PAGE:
Billie Joe Armstrong’s Rehab Interview With Rolling Stone
“I was medicating myself because I couldn’t sleep.” says Billie Joe, lead singer from Green Day.
Rolling Stone Interviews Billie Joe Armstrong
Billie Joe Armstrong comes clean about his experience in rehab and how he got clean and sober and plans to stay that way. Billie Joe checked himself into a drug rehab after he had a public meltdown at the iHeartRadio festival last September. In the latest Rolling Stone issue, hitting newsstands today, the Green Day singer talks about his breakdown, drug rehab stay, and his newfound program of recovery.
At the iHeartRadio festival back in September of 2012, Billie Joe abruptly ended his set by smashing his guitar and snapping, “I’m not f–king Justin Bieber.” He explained at the time he was objecting to the organizers for cutting him off. A month later, Armstrong entered a substance abuse outpatient program for alcohol and prescription drug abuse. Later, in an interview with People magazine, Armstrong confessed the truth, “I’m a blackout drinker. That’s basically what happened [that night].”
Billie Joe Armstrong also shared his troubles with anxiety and insomnia. He found himself combining his prescription pills and stated that he didn’t know which pills he was taking at night or during the day. “My backpack sounded like a giant baby rattle,” Armstrong tells Rolling Stone Magazine.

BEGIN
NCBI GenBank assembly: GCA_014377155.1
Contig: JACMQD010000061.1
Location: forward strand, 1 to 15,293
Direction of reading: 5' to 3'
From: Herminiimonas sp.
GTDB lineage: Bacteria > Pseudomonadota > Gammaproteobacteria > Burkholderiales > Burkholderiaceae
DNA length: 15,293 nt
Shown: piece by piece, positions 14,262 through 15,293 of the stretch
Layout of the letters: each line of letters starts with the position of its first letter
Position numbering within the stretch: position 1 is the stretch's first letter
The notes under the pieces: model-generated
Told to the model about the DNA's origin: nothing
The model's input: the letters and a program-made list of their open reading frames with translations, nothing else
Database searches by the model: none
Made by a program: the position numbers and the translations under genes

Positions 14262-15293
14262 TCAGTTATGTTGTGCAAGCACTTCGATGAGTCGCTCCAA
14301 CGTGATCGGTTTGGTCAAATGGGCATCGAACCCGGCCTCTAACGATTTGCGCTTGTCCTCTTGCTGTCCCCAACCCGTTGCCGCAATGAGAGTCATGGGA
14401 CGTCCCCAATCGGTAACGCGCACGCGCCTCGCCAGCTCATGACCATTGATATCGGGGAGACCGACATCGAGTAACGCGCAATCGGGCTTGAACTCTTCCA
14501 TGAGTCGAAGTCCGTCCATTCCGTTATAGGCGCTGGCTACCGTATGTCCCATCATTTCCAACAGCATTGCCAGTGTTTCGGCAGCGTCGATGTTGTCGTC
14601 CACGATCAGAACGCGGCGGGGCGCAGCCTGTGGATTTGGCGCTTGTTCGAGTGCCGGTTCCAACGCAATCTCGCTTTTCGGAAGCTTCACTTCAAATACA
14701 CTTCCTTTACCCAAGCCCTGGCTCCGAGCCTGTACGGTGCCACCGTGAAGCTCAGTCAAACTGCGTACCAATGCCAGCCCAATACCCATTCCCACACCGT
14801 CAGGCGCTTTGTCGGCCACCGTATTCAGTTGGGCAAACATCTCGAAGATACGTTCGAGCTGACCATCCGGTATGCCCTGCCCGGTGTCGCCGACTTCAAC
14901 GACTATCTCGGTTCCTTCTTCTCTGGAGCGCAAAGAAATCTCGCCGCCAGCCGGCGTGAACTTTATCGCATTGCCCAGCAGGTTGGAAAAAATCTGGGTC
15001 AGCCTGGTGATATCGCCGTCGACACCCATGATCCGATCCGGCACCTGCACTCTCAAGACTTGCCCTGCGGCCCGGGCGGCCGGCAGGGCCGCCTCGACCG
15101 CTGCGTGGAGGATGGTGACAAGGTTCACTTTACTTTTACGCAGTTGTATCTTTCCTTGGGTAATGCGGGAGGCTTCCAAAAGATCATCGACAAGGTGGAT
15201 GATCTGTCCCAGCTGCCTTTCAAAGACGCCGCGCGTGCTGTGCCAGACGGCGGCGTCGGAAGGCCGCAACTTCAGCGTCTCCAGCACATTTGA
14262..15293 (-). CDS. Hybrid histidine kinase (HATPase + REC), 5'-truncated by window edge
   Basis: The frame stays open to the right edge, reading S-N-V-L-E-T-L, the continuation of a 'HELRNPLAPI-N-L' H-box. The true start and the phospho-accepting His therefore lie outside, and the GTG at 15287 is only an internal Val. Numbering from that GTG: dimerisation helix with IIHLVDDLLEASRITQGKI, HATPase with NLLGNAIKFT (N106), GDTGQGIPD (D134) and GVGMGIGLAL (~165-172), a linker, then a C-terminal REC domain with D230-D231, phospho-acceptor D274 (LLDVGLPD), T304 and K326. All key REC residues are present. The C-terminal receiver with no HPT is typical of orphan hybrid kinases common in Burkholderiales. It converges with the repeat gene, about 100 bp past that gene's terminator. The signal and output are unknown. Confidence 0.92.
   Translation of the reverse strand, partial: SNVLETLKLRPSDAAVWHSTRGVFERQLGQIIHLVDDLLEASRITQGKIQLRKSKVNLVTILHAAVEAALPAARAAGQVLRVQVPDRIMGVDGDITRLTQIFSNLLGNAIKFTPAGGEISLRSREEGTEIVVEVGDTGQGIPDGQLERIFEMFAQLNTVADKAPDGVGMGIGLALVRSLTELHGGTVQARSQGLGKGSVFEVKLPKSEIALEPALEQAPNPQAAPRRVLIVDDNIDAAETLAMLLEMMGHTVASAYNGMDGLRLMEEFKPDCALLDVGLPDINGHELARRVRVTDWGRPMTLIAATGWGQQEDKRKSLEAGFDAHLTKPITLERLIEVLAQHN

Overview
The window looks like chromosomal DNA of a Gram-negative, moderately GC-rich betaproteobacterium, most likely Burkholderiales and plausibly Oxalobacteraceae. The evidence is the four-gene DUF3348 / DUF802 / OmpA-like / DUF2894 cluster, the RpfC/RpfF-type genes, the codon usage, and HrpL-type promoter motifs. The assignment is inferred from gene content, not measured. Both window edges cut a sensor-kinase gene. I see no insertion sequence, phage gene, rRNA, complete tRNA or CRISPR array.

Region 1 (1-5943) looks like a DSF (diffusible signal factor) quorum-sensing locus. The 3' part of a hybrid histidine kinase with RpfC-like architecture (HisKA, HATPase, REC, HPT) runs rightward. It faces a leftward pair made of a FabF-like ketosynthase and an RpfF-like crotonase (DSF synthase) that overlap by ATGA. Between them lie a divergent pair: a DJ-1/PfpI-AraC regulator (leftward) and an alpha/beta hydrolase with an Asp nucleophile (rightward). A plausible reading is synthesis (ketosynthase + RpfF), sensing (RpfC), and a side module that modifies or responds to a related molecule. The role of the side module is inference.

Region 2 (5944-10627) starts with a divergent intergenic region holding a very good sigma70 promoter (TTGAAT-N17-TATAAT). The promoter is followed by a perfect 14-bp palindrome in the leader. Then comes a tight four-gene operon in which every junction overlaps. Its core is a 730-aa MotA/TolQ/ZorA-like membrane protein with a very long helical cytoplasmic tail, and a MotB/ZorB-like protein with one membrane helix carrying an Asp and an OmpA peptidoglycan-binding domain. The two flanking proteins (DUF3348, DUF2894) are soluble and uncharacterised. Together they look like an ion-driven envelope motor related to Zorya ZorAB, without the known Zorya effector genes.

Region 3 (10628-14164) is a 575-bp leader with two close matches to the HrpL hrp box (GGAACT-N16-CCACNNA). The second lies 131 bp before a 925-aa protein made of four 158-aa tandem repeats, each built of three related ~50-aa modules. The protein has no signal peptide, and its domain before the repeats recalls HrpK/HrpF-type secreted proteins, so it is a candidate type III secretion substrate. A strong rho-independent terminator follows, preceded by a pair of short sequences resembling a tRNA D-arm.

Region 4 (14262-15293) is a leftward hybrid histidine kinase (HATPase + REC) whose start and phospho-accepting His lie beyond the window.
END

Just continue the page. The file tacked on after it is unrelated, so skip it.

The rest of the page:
Now out of drug rehab, Armstrong is excited to continue on his road to recovery and his tour. Armstrong was at first hesitant to go to rehab. His manager was telling Armstrong that he had to go to treatment and cancel his tour. Armstrong was highly against cancelling his tour, but not against going to rehab. “As soon as we get home, when we’re done with the press and this stuff, after iHeartRadio, the week following I’ll go to rehab.” Armstrong explained to his Manager, and he did.
Billie Joe Armstrong’s courage to seek treatment and share how he took suggestions on how to work a program of recovery may actually help more than he will ever know. This just proves once again that drug addiction and alcoholism does not care who you are, what you are famous for, how much money you have, or how important you may be; it will try to kill you. This also proves that anyone can get help for their addiction; there is no person better than anyone else. If they can do it, so can you. If they ever relapse, you don’t have to. Recovery is about action. What action are you willing to take to save your life or the life of a loved one?